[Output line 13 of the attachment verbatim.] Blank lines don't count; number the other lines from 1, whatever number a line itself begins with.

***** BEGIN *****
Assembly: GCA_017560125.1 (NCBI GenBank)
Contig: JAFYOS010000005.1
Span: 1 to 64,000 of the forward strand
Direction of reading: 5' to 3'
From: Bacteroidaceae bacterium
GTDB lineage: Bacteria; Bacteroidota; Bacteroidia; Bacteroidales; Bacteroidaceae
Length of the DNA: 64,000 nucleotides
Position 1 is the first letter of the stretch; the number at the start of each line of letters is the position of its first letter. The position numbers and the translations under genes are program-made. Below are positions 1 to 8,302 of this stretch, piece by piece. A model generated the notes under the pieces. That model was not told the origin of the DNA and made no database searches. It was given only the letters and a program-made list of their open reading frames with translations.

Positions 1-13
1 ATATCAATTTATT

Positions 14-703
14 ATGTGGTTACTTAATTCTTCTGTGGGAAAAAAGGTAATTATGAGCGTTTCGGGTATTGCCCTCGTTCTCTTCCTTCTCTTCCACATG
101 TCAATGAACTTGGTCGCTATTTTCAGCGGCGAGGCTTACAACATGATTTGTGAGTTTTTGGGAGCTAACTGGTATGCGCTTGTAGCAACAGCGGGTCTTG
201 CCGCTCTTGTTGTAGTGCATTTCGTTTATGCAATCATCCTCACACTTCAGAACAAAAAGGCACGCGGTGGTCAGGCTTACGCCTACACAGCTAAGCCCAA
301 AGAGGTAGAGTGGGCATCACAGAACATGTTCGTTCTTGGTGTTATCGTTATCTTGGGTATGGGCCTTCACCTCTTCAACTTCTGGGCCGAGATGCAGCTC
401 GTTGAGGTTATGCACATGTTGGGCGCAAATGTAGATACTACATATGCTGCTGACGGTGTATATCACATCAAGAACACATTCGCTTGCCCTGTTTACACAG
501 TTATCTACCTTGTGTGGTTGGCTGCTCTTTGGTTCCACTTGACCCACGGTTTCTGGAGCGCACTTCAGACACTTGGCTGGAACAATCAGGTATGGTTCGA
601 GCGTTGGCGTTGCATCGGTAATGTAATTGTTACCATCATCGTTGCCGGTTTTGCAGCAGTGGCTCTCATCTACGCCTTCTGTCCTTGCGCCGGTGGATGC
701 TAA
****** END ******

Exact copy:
101 TCAATGAACTTGGTCGCTATTTTCAGCGGCGAGGCTTACAACATGATTTGTGAGTTTTTGGGAGCTAACTGGTATGCGCTTGTAGCAACAGCGGGTCTTG